This volume brings together the current approaches to the definition and measurement of the sense of humor and its components. It provides both an overview of historic approaches and a compendium of current humor inventories and humor traits that have been studied. Presenting the only available overview and analysis of this significant facet of human behavior, this volume will interest researchers from the fields of humor and personality studies as well as those interested in the clinical or abstract implications of the subject.
Nick Rennison's compelling book tells the memorable stories of the men and women who have risked their lives by entering the white wastelands of the Arctic and the Antarctic, from the compelling tales of Scott, Shackleton and Amundsen, to lesser known heroes such as Fridtjof Nansen and Robert Peary. A Short History of Polar Exploration also looks at the hold that the polar regions have often had on the imaginations of artists and writers in the last two hundred years examining the paintings, films and literature that they have inspired.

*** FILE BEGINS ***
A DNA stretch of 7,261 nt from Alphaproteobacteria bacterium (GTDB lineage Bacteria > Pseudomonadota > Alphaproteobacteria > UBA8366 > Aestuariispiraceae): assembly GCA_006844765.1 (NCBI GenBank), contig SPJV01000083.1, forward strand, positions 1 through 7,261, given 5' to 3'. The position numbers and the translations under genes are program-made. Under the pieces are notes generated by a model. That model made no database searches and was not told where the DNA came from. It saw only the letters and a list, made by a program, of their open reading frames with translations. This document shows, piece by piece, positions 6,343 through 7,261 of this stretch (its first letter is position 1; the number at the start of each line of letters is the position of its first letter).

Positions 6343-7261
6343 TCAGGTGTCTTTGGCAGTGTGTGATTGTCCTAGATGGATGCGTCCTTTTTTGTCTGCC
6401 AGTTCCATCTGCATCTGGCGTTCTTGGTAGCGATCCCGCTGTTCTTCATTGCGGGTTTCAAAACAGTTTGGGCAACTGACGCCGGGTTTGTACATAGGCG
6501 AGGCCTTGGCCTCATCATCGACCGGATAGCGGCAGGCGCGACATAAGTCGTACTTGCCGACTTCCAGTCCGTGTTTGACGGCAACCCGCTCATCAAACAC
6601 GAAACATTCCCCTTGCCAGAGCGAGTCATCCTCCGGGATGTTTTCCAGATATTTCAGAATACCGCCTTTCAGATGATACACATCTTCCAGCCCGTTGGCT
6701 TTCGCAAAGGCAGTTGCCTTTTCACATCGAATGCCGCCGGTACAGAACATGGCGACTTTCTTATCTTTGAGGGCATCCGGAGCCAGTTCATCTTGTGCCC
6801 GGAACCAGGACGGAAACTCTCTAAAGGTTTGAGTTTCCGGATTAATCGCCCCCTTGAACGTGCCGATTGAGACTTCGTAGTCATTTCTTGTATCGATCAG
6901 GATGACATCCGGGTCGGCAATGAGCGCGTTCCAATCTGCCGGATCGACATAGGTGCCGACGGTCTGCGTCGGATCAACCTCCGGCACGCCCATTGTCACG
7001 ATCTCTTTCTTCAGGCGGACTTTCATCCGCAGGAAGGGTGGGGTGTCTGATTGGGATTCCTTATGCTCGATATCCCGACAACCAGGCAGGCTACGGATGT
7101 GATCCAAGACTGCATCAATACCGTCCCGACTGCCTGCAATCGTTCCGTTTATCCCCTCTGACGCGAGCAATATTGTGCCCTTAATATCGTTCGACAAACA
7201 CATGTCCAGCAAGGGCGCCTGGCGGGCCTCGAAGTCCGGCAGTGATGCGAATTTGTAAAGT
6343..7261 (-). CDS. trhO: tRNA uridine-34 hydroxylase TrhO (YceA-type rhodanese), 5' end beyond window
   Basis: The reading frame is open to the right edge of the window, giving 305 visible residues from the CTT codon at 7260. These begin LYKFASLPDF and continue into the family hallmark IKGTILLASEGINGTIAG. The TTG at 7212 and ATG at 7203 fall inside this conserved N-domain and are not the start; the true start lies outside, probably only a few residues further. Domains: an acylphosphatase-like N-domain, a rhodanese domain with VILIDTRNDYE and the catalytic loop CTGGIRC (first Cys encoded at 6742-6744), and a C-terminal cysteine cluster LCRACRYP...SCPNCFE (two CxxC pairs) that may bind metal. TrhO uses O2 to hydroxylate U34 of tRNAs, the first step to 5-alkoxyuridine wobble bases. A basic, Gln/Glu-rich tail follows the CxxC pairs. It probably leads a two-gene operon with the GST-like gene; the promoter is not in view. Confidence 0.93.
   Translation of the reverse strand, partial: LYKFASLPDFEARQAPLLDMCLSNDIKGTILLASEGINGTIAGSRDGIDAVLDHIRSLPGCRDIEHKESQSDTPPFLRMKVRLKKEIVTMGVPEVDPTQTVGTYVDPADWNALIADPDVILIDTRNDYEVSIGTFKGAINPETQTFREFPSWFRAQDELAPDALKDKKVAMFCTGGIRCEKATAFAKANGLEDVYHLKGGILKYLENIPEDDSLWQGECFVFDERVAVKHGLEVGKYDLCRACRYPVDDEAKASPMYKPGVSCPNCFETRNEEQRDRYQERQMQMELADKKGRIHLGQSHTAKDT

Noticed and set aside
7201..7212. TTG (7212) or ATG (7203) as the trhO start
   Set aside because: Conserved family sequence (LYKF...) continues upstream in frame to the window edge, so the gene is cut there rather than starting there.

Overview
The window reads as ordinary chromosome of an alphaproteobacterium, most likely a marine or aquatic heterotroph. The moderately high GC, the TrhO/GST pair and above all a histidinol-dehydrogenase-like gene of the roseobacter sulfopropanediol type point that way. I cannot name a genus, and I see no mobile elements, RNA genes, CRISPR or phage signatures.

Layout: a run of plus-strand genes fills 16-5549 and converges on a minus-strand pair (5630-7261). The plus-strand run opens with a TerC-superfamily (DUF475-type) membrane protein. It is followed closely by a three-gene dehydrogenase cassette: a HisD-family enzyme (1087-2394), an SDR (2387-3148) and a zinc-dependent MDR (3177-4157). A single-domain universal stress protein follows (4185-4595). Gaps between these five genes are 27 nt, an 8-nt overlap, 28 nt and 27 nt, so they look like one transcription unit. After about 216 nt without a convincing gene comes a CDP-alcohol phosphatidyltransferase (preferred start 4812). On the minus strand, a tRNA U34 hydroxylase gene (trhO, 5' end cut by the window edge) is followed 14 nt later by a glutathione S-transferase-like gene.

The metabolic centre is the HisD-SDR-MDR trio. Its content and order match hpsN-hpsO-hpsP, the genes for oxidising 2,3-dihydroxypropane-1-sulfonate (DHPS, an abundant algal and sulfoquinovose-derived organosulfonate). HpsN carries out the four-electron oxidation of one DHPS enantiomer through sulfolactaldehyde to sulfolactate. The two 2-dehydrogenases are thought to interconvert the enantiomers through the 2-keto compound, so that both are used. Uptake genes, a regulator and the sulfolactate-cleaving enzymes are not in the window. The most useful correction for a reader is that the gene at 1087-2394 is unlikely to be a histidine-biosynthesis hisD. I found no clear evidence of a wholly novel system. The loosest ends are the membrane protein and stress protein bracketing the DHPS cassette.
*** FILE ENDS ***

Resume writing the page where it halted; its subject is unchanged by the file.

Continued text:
Clearly organised around a single question--is love possible?--Joanne Brown's book provides conceptualizations of love and of its possibility from sociological, philosophical and psychoanalytic viewpoints. Material from biographical, narrative interviews are presented in order to look at how people from two age groups conceptualise love and view its realisation or possibility in their own lives. The book argues for the importance of a psychosocial understanding of love and provides a critical discussion of the philosophy and methods of psychosocial studies.
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